WITH THE BOMB, RATIONALITY IS IN THE EYE OF THE BEHOLDERDr. Thomas P.M.Barnett
has long advocated a new detente leading to a " grand bargain" with Iran over its nuclear program to acheive its political and economic reintegration into the world community. This would reestablish the strategic status quo ante that existed prior to the 1979 revolution that destroyed the Shah's modernizing regime and instituted implacable ideological hostility between Teheran and Washington.
The strategic logic and the cost-benefit analysis here has considerable attraction. So much so that, like Tom, I suspected that the Bush administration might try a " Nixon goes to China" manuver, particularly after the productive sub rosa coorperation between the the United States IC and its Iranian counterparts leading up to the invasions of Afghanistan and Iraq. However the election of President Mahmoud Ahmadinejad and the seubsequent power struggle between his ultrahardline faction based primarily in the Pasdaran senior leadership and a minority of senior Ayatollahs to Supreme Guide Khameini's right and the " pragmatists" like Rafsanjani and "reformists" led by Khatami to the Left have effectively paralyzed that option.
I have to disagree with Dr. Barnett here however
:"Where is the history of states acquiring the bomb and then using it irrationally? History has consistently proven just the opposite, even with Islamist regimes like Pakistan and quasi-theocracies like Israel. This is just another example of the sad American tendency to demonize all potential foes as irrational. You take down a country on either side of Iran and they reach for the bomb: who's being irrational or naive on that one?"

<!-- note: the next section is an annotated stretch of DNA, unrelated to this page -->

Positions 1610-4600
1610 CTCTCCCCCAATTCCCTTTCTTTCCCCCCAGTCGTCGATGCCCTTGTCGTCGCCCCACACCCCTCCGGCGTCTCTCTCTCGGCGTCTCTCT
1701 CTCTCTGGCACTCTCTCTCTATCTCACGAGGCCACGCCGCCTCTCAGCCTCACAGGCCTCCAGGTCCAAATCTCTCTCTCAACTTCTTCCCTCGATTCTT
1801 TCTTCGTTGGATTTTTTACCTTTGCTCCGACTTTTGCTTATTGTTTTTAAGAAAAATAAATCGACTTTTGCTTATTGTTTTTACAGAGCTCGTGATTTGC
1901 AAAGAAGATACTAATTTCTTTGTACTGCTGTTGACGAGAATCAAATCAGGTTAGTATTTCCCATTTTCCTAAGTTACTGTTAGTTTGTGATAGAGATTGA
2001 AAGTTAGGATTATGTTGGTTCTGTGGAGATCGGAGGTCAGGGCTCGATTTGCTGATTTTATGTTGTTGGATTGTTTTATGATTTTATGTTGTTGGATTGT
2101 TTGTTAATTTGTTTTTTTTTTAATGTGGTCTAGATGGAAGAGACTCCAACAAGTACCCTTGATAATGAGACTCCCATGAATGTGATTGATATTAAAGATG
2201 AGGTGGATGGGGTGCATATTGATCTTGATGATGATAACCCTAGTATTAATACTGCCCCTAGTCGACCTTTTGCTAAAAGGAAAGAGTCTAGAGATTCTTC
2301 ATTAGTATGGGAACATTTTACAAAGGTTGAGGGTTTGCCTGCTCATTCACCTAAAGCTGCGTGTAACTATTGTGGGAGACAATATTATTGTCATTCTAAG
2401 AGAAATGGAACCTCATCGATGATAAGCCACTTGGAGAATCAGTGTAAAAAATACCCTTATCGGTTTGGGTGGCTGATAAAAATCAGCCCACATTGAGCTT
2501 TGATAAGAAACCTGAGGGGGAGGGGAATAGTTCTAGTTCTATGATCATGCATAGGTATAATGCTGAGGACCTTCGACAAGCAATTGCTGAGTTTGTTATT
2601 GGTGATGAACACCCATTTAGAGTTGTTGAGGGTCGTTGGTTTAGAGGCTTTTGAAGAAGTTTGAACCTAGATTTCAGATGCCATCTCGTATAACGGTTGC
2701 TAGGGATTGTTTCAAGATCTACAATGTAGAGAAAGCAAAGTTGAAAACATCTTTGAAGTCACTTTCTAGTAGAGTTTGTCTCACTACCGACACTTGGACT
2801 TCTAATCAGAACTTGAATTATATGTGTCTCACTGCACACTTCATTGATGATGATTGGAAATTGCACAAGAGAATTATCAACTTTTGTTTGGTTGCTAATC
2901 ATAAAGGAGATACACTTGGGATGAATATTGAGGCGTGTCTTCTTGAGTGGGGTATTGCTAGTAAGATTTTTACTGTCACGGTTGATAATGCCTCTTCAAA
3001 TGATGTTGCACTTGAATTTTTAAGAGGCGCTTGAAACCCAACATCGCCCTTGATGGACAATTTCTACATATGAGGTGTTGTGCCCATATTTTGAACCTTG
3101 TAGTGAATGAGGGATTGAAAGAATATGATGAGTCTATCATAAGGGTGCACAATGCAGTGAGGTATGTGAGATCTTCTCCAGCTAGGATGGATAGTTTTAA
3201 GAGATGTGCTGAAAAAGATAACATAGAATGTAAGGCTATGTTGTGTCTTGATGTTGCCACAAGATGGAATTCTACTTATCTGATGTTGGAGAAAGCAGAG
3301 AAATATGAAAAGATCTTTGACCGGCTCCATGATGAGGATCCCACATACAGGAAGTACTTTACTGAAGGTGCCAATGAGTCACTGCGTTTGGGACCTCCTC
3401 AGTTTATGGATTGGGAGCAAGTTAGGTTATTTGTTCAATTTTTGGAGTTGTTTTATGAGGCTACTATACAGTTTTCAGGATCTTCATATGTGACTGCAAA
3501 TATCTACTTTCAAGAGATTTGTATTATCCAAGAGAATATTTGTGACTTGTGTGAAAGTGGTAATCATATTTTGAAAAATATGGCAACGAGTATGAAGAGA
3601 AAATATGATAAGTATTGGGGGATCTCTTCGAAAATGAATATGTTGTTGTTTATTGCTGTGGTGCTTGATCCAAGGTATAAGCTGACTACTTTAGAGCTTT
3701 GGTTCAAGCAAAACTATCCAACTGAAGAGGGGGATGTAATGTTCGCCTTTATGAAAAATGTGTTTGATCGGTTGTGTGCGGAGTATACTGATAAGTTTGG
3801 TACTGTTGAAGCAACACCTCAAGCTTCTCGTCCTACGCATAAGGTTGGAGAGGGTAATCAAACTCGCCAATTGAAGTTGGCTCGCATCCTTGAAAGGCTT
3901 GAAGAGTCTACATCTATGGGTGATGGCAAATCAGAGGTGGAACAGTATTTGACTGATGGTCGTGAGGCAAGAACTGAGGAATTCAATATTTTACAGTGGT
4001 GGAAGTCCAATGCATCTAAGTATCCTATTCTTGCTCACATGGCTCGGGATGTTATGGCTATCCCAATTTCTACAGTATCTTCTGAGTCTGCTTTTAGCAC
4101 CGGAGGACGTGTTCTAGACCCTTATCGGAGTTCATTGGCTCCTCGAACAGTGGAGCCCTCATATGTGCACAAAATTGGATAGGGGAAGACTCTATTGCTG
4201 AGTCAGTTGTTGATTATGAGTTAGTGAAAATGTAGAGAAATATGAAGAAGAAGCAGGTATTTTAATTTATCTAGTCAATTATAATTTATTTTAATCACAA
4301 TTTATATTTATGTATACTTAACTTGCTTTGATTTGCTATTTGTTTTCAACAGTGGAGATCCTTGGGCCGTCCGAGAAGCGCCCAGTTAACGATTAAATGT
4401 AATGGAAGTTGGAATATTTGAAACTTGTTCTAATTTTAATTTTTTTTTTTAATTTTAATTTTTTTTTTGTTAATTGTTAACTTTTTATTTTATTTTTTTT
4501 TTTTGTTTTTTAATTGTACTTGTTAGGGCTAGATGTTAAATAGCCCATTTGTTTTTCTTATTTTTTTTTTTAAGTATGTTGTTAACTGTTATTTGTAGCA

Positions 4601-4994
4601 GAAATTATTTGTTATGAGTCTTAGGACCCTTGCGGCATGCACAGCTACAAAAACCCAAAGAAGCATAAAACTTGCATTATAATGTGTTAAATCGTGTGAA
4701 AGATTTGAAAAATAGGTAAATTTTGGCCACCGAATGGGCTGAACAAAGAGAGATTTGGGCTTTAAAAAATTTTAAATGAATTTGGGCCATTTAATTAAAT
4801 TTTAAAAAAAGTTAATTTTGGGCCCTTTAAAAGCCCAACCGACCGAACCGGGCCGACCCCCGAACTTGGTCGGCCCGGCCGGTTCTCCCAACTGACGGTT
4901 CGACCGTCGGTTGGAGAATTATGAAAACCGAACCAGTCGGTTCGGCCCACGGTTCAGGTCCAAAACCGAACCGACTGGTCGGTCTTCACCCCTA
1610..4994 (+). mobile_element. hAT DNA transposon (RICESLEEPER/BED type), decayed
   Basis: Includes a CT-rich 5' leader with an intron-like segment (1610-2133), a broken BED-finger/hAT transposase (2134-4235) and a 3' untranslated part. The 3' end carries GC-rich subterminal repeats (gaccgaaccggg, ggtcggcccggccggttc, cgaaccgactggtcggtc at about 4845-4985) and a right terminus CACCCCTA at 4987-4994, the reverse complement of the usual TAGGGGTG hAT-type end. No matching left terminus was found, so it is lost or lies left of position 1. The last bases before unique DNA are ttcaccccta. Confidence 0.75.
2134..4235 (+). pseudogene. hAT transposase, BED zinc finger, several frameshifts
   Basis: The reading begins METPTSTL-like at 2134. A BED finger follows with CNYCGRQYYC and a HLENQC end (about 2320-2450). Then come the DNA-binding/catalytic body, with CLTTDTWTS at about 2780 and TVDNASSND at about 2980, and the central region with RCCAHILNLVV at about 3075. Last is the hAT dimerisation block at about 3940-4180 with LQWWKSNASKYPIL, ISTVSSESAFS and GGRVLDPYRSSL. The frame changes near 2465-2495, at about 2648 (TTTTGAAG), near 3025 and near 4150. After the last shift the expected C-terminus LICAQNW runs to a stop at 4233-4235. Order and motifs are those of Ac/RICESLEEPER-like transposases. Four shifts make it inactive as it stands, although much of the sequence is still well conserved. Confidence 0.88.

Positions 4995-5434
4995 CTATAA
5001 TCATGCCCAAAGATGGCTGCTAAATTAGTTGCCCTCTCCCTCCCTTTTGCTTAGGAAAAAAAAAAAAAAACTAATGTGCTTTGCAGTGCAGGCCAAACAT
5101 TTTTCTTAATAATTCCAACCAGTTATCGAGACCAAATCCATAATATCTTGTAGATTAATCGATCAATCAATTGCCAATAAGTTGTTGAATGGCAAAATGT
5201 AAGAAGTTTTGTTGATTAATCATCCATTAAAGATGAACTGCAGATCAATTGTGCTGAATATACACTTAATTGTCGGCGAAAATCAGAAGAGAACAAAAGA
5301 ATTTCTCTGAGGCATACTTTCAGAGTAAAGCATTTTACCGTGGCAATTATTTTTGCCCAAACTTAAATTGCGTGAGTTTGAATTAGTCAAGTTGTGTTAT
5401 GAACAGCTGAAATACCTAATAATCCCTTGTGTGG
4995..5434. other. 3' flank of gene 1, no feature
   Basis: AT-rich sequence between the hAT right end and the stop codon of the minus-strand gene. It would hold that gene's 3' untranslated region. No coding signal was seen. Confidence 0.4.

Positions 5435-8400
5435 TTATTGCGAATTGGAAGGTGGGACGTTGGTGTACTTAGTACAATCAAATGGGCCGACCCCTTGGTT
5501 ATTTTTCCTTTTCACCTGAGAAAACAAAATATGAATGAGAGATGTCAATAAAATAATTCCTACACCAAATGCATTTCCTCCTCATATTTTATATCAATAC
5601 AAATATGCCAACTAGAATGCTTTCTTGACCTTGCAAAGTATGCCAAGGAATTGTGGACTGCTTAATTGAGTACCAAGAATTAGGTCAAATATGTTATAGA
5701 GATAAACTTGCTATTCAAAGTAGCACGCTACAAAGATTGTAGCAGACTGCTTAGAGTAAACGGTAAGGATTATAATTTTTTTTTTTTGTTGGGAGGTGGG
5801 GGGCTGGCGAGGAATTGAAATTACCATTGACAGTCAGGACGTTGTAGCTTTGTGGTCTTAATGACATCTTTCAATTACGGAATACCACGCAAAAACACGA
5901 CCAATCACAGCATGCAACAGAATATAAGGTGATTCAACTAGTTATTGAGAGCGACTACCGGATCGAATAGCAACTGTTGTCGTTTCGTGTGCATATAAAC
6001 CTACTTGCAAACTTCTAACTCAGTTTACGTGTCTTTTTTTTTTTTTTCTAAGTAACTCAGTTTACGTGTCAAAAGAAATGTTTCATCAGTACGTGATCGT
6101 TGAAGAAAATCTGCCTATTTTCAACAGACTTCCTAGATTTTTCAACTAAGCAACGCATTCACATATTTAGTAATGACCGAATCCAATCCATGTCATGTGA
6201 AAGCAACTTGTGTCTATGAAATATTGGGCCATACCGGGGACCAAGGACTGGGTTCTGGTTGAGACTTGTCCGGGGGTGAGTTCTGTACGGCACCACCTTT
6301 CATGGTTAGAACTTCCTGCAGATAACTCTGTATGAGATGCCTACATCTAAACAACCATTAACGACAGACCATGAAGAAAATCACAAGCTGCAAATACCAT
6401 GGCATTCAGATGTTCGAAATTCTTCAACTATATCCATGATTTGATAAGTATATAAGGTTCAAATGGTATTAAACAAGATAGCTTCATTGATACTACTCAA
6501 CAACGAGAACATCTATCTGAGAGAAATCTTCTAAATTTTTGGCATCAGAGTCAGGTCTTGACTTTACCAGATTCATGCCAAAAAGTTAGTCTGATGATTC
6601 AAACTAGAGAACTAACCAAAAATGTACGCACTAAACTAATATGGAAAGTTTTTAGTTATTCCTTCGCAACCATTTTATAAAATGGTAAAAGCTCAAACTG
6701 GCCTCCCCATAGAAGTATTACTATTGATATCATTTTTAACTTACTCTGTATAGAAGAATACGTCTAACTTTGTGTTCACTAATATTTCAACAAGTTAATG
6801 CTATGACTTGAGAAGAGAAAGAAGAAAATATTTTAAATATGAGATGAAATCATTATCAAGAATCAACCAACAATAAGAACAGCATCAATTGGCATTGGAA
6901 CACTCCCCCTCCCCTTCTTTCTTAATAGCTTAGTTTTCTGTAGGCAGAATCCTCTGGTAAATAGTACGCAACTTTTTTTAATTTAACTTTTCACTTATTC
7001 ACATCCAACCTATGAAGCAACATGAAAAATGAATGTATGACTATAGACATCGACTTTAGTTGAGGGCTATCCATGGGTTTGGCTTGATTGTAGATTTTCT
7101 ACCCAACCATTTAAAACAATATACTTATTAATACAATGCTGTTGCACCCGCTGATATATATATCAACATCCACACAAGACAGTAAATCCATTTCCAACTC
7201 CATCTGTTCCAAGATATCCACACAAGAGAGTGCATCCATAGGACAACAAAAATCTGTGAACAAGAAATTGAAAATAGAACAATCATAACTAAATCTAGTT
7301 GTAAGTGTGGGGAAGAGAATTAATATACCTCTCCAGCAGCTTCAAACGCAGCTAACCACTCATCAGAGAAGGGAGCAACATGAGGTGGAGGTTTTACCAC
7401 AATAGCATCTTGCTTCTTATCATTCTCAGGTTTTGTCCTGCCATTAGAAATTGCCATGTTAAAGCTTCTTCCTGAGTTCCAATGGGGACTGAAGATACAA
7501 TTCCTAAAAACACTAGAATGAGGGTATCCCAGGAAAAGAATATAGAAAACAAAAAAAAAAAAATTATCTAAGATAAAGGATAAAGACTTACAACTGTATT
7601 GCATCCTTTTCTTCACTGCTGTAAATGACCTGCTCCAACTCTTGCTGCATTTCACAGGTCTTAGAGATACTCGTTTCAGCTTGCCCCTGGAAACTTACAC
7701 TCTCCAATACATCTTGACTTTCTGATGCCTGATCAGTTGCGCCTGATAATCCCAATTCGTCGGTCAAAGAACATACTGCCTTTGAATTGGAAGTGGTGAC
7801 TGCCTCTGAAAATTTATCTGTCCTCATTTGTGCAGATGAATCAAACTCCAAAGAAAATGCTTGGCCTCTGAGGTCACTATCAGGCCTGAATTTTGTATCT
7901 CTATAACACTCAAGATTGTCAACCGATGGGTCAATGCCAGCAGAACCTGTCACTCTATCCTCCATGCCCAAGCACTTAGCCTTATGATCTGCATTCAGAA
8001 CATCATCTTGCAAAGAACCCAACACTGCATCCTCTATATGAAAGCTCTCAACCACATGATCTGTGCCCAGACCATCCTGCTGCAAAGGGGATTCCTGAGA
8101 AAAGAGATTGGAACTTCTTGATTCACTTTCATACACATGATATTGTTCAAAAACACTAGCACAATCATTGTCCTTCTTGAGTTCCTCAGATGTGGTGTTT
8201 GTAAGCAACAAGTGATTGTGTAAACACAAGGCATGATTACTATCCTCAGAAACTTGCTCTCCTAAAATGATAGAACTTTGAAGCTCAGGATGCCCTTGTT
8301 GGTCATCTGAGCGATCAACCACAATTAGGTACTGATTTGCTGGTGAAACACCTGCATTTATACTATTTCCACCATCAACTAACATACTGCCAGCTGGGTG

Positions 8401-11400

The rub here is " use" and " rational".
Yes, the existence of deterrence provided by existing members of the nuclear club has an effect of inhibiting first use nuclear strikes by new nuclear powers. No argument. However there are indirect
as well as direct uses for nuclear arms.
The record of serious miscalculation in non-nuclear domains by nuclear powers brought on by overconfidence provided by ownership of nuclear waepons is both serious and long -- stretching back to 1945. Secretary of State James F. Byrnes began the tradition of overestimating nuclear status when he expected to use America's nuclear monopoly to pressure the Soviets to make diplomatic concessions on a range of geopolitical issues, largely to no effect whatsoever, with the lone exception of (ironically) the evacuation of northern Iran in 1946 which the Soviets had, in principle, previously agreed to do.
Some other examples of nuclear overconfidence or hubris causing negative effects short of WWIII:Stalin, who acquired the bomb in 1949, giving permission to Kim Il-Sung to invade South Korea in 1950.Khrushchev, who acquired not only the hydrogen bomb but crude ICBMs, provoked repeated crisises over Berlin, Cuba and rattled nuclear sabers over Suez.Charles DeGualle whose much longed for Force de Frappe led him to pull France out of NATO's military command, greatly weakening the alliance.China, which had acquired the bomb in 1964, brought the world to the brink of nuclear war with the USSR over a few tiny islands in the Ussuri river inhabited primarily by trees and polar bears.
By my count I see the possession of nuclear weapons leading statesmen to gamble in a way that almost caused a nuclear war at least twice and a serious conventional war at least once ( without even considering the recent history of the Indian subcontinent).
My confidence in the self-restraint of the current President of Iran is several orders of magnitude below that of Nikita Khrushchev.